There is nothing prettier than autumn in the Northeast Kingdom of Vermont.
Whether driving to and from work, riding on back roads on a weekend, or running errands, the beauty of the colors makes one want to stop, take a breath, and enjoy the view. I always carry my camera with me as I never know when a particular scene will induce me to stop and try to capture the moment. Real-life is always better than the pictures, but it doesn’t stop me from trying. Some people say they have never seen a miracle, but I think the reds, oranges, and yellows of foliage season meet the criteria. To live in a place where we are surrounded by such beauty, one must take the time to let life pause for a moment so that we can feel the majesty of it all.
While we are enjoying this, I am thinking and praying for all the people in the western United States and the terrible times they are going through with the fires that are out of control. Loss of life, property, dreams, hopes, and so much more are part of their lives right now. We watch the news, see pictures of the fires, read the stories, and wish we could do something to help. Entire towns have been burned. People have been evacuated and firefighters are risking their lives to save others and put out the fires.
Currently, fires are burning in California, Idaho, Montana, Nevada, Oregon, Utah, Washington, and Wyoming.
In an article by Emma Newburger for CNBC, she stated, “More than 3 million acres have burned in California, a record in state history.” Firefighters are battling 29 major fires there as of mid-September. As many as 64,000 people are under evacuation orders. High winds have contributed to areas that are already dry.
Newburger also wrote, “About 500,000 people are under evacuation orders in Oregon, over roughly 10 percent of the state’s population.” Oregon Governor Kate Brown said that “more than 900,000 acres have burned … well above the yearly average of 500,000 acres. We have never seen this amount of uncontained fire across the state.”
An article by Capi Lynn on Sept. 11 for The Statesman Journal of the USA TODAY Network particularly touched me about a family in Marion County, Oregon. On Monday evening, Sept. 7, Chris Tofte left his family at home to go and borrow a friend’s trailer. His family included his wife, Angela, to whom he had been married for 24 years, their 13-year-old son Wyatt, his mother-in-law Peggy (who had recently broken her leg and was supposed to have surgery in the next few days), their dog Duke, and three cats. Angela was packing what they would need to evacuate and waiting for Chris to return with the trailer. The fire was still 15 miles away so they figured they had plenty of time. Chris had not returned by bedtime, so the family went to bed only to be awoken by their house on fire. The family car was still in the yard and Angela put her son, mother, and pets in the car and tried to leave. They were unable to use the car. No one knows why, but one theory is that the car caught fire. Angela’s priority was to save Wyatt. Lynn states, “It was clear to Angela they would not be able to drive out. She needed to save Wyatt. She told him and Duke, the family’s 200-pound bull mastiff mix, to run for it.” Angela also realized that there was no way she would be able to save her mother so she had to make the difficult decision to leave her in the car. Angela started walking and it is believed she walked three miles. In the meantime, Chris had driven through a blockade at 4 a.m. Tuesday morning, trying to find his way up the 4.5 miles of road to his house amid the smoke, fire, and downed trees. He came upon a woman wearing underwear. Lynn wrote, “Her hair was singed, her mouth looked almost black, and her bare feet were severely burned. He impatiently tried to help her into his car, explaining how he needed to find his wife and son, feeling like she was resisting. Finally, she spoke. ‘I am your wife.’ He felt like he was going to pass out. He thought he would start crying.” Chris turned around and went back to where the paramedics were stationed at the blockade. Angela was transported to a burn center in Portland. She is in critical condition and heavily sedated.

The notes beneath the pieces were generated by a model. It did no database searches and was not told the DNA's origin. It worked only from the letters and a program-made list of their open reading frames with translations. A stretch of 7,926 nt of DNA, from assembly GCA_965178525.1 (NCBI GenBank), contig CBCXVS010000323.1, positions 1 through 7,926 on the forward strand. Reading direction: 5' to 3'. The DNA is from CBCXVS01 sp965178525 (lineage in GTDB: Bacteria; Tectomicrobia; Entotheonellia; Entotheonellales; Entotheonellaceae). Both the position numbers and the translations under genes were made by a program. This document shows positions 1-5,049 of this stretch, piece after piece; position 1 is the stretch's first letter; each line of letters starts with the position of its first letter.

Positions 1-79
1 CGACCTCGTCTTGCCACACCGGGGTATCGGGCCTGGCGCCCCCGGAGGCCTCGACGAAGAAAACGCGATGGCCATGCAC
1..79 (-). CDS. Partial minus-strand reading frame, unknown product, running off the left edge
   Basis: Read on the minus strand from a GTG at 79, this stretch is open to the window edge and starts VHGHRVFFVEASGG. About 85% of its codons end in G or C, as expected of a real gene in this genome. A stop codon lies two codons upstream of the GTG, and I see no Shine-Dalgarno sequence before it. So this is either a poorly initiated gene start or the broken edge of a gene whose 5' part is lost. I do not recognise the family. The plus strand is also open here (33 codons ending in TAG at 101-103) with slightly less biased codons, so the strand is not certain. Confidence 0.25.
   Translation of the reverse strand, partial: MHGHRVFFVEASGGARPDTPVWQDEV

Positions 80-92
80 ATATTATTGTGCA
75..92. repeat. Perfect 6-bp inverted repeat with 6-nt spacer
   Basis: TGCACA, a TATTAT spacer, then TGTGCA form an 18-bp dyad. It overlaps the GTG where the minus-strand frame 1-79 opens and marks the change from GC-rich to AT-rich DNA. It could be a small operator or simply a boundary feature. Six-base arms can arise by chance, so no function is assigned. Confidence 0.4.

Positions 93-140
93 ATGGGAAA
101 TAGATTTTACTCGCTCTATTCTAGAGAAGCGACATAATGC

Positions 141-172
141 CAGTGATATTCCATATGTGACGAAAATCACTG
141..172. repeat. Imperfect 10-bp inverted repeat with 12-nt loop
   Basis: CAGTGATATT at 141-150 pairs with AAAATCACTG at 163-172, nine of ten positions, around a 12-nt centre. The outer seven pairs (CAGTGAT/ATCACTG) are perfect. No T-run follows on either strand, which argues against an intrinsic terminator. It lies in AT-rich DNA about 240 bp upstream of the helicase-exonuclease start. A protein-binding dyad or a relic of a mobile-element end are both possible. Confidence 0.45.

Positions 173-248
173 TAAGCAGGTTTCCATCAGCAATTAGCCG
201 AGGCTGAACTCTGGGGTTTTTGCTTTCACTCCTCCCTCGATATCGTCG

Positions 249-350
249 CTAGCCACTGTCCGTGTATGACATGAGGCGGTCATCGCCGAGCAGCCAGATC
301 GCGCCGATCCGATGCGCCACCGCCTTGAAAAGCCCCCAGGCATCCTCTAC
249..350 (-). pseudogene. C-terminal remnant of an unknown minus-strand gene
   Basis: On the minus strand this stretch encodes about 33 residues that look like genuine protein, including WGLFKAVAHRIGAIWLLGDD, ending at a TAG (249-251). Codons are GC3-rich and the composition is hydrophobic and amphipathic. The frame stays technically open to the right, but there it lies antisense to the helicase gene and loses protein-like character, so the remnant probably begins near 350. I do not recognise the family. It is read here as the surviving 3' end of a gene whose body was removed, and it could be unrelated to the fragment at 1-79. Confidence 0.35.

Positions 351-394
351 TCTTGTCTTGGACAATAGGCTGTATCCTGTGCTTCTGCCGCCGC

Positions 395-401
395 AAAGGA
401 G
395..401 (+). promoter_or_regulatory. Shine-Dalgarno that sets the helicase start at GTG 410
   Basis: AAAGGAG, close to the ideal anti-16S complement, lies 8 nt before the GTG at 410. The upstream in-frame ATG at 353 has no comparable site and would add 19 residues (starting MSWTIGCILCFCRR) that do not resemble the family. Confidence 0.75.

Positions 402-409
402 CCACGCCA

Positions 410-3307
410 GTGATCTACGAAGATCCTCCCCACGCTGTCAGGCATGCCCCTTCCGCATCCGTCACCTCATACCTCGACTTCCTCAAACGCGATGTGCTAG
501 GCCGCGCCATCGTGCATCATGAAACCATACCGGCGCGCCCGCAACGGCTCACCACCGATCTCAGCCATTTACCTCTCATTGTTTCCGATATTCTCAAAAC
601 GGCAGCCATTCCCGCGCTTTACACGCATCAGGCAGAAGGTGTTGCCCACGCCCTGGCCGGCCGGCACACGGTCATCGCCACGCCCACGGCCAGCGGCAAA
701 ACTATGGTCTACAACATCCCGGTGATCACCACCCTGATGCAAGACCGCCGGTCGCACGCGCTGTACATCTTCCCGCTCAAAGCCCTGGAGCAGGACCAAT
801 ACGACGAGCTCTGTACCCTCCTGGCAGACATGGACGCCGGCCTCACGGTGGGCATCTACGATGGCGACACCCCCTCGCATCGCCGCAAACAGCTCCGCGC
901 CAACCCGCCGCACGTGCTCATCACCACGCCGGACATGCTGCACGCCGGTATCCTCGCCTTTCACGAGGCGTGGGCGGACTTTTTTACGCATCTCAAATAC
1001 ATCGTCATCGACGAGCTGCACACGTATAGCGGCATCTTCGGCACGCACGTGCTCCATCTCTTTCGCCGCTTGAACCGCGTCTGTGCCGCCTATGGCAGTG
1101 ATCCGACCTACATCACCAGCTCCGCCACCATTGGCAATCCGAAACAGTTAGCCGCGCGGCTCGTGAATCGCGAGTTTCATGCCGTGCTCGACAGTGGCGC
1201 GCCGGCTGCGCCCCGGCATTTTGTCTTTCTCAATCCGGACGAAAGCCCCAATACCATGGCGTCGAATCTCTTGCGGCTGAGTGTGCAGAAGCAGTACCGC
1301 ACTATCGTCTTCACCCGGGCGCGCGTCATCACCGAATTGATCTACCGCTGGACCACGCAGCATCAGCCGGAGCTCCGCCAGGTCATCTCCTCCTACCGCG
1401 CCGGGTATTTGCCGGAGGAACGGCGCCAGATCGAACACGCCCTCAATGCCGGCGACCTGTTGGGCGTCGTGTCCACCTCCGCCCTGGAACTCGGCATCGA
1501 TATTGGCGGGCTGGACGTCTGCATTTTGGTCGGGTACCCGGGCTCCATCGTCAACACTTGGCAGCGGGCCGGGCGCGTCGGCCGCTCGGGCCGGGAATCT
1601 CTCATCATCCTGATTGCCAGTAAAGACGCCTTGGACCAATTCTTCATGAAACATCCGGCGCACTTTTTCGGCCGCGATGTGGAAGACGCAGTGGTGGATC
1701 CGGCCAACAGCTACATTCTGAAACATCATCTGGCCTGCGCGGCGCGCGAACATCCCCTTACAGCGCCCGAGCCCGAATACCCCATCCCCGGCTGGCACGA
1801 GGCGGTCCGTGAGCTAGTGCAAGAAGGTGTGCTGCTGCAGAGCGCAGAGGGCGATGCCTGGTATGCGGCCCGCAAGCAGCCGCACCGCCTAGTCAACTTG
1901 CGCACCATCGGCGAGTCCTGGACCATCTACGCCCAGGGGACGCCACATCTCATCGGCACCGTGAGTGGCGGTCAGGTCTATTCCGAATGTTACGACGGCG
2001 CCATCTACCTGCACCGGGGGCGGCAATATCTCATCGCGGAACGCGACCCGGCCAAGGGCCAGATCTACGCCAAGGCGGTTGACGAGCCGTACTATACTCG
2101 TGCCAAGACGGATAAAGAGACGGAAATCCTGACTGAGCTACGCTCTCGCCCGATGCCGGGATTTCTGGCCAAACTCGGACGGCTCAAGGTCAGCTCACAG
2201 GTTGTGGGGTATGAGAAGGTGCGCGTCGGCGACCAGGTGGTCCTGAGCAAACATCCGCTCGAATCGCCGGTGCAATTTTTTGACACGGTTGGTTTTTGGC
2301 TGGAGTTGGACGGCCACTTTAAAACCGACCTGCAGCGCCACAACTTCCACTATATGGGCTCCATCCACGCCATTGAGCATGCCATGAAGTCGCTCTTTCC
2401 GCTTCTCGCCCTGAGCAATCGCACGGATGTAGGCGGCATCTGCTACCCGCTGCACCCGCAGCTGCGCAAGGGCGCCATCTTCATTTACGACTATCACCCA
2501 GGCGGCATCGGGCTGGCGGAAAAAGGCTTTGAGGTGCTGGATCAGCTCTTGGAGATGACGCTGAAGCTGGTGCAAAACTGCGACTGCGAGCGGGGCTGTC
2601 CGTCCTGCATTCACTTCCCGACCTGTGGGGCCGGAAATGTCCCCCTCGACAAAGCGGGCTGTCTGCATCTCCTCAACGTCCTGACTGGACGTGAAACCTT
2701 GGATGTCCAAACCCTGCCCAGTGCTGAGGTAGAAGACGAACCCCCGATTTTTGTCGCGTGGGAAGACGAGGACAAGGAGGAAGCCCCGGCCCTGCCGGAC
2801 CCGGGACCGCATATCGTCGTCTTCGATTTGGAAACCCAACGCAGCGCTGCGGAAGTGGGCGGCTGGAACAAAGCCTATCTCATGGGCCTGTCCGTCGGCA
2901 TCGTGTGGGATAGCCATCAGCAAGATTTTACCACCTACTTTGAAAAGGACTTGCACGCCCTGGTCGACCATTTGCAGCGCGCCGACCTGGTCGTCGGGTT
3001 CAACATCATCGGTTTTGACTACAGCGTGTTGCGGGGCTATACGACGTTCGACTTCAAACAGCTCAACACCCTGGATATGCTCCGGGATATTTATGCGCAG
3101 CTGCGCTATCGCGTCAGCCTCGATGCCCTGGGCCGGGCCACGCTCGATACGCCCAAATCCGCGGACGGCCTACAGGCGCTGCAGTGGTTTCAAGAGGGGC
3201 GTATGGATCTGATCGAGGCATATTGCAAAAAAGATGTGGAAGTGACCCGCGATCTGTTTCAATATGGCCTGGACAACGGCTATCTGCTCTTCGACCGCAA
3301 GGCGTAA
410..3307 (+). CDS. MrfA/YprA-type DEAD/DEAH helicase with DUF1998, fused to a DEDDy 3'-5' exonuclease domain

Wyatt was still missing. Chris turned around and tried to go back up the same road, but the conditions were even worse, and he had to go back. The next day he and his friends started a search. At some point, he connected with deputies who told him that Wyatt’s body had been found. Wyatt had returned to his home and gotten into the driver’s side of a car in the yard. This is where his body was found with his beloved dog, Duke, in his lap. His grandmother, Peggy, also died in the fire.
What a tragedy for this family and what a nightmare to live through. It has been constantly on my mind since I read the story. They, as well as all the people in the western states, need our prayers as these fires continue to spread at a rapid rate.
Life is a journey. Life is fragile. At any moment it can take a tragic turn. Always remember to tell your loved ones how much you care. You may not get a second chance.